ICYMI: Free bannock, growing greens in the north, U of R's community garden and more

Here are a few stories you may have missed this week

This week’s food news was full of optimism as many focused on food availability, funds and programs directed to the Canadian food industry and human rights.

Rachel Smith, owner and creator of Bannock Express in Saskatoon, wanted a way to give back to her community after learning about a meal-sharing initiative from New York. She is now facilitating a pay-it-forward program that sees meals donated to those in need from her business. Related to giving food to those in need, one University of Regina student goes the extra mile to make sure that his peers and community stay fed through a community garden.

Growing produce is not an easy task in the north. The Canadian Space Agency has stepped in to train communities in Nunavut to maintain their greenhouses, while also using it for research on growing food in space. 

Back on Earth, McDonald's Canada announces its return to using only Canadian beef after sourcing imported beef during the height of the pandemic.

These news stories and more in our recap below.

Bannock Express pays it forward with pre-paid meals


A post shared by Bannock Express (@bannockexpress) on

Inspired by a pizza wall that went viral in New York City as a way to pay it forward, Rachel Smith, owner of Bannock Express, put her own twist on this charitable effort. The idea follows the structure of paying for a meal and putting a sticky note on the wall, which someone in need can then grab and redeem for a free meal. 

Smith created a program where customers can donate between $2 and $10 to add a meal to the wall. Since this program's creation in June, they have seen about 20 people take advantage of these free meals each week. 

Read more about this from CTV.

The Canadian Space Agency lends a hand with greenhouses in the north


A post shared by Arctic Focus (@arcticfocus) on

A collaborative effort between The Canadian Space Agency and a community greenhouse project in Gjoa Haven. The Naurvik greenhouse concept was sparked through the realization that growing food in the north is similar to that of space. The technology that has been introduced to the community will help astronauts learn the best way to grow fresh food in space. The greenhouse is currently growing lettuce and red peppers as their harvest for the summer. 

The main production goal of this greenhouse is to grow as many greens as possible with minimal resources. In addition to The Canadian Space Agency using the community of Gjoa Haven as a research facility, they will also teach the residents how to maintain and use the greenhouse for themselves. 

Read more about this from the CBC.

$2.6M to go toward the development of plant-based products in Alberta

With COVID-19 revealing potential weaknesses in Canada’s food supply chain, the Canadian government is providing $18 million to small food businesses across the country, from distilleries in Quebec to agriculture-related work in small towns of Northern Ontario.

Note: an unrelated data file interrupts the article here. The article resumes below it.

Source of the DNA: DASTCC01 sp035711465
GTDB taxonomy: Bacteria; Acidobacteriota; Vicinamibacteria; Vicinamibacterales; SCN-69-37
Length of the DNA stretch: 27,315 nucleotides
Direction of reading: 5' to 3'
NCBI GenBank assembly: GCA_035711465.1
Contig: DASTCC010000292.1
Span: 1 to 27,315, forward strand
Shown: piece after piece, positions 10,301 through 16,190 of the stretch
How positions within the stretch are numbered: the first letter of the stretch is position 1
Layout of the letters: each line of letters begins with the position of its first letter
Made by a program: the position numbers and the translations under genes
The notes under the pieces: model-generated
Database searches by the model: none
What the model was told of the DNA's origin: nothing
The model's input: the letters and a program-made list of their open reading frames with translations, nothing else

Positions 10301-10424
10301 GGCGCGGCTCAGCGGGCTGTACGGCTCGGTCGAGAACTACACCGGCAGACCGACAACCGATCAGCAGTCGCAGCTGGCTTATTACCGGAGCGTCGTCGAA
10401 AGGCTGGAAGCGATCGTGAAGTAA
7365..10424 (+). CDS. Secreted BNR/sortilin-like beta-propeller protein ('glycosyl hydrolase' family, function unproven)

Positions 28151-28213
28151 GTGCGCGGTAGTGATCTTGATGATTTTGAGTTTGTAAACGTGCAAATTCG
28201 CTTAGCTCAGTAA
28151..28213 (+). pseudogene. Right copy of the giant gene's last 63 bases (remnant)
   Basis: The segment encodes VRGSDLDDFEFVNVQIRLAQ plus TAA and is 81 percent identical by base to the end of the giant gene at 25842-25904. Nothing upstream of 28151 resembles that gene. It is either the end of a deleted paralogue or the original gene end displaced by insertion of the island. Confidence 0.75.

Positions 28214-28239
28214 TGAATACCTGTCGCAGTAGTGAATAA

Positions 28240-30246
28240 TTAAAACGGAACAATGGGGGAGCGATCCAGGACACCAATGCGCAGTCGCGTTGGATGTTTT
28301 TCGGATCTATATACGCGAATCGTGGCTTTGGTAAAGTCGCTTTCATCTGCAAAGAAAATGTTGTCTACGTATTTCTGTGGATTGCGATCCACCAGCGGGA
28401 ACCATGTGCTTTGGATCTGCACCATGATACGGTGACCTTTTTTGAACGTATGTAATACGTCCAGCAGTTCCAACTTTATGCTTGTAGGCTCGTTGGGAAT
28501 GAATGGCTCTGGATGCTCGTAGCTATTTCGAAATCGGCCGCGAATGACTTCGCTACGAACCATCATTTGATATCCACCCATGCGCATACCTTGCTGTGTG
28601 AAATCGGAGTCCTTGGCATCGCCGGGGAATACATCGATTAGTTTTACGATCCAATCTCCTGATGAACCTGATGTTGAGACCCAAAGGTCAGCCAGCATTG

One of the most notable sums will be heading to Leduc, AB, where $2.6 million will be given to the Food Processing Development Centre to help companies develop plant-based food and products. 

Read more about this at CBC.

McDonald's Canada returns to using 100 per cent Canadian beef

McDonald's Canada has recently announced that come September, they will return to using 100 per cent Canadian beef. This beef is mainly sourced from farms located in Alberta and Saskatchewan. 

Due to supply shortages during the height of the pandemic and the shutdown of the Cargill plant near High River, AB, McDonald's Canada has had to import their beef from other countries. The company says that over 80 per cent of the beef still came from Canada during this time. McDonald's Canada has exclusively been using Canadian beef since 2003. 

Visit Global News for more on this story.

University of Regina student is single-handedly running a community garden


A post shared by RPIRG Green Patch (@rpirggarden) on

The Regina Public Interest Research Green Patch Garden, located at the University of Regina, grows organic food for students and the community. With its usual yield allowing volunteers to donate 1,500 to 2,000 pounds of food a year, it has become a much-needed program in the community. 

This year, with fewer volunteers due to COVID-19 restrictions and a higher than usual demand due to unemployment and other related factors, Tayef Ahmed, took control of the 5,400 square foot garden himself. 

Ahmed, a human justice undergraduate, has donated more than 600 pounds of food to those in need, and he’s hoping to get to reach 2,000 pounds by the end of the summer. Requests for assistance from students are rising as they are unable to get summer jobs to pay for their living, school expenses, and food.  

The garden produces beans, carrots, tomatoes, squashes, zucchini, cucumbers and peppers, which are available to the public every week. 

Read more from Global News.

Toronto woman compensated $10,000 after restaurant violated her human rights

This week, the Human Rights Tribunal of Ontario has ruled that the Pentagram Bar and Grill’s refusal to let Haily Butler-Henderson use the bathroom was discrimination and ordered the Toronto restaurant to pay Butler-Henderson $10,000 in compensation. 

Four years ago, Butler-Henderson, who uses mobility aids, was barred from using the Pentagram Bar and Grill's downstairs restroom. A server physically blocked her path and forced her to accept the risk and liability associated with going down the stairs before allowing her access.

Pentagram management and staff must also go through training on the standards that they are held to, according to the Human Rights Code of Ontario.

Learn more from the Globe and Mail.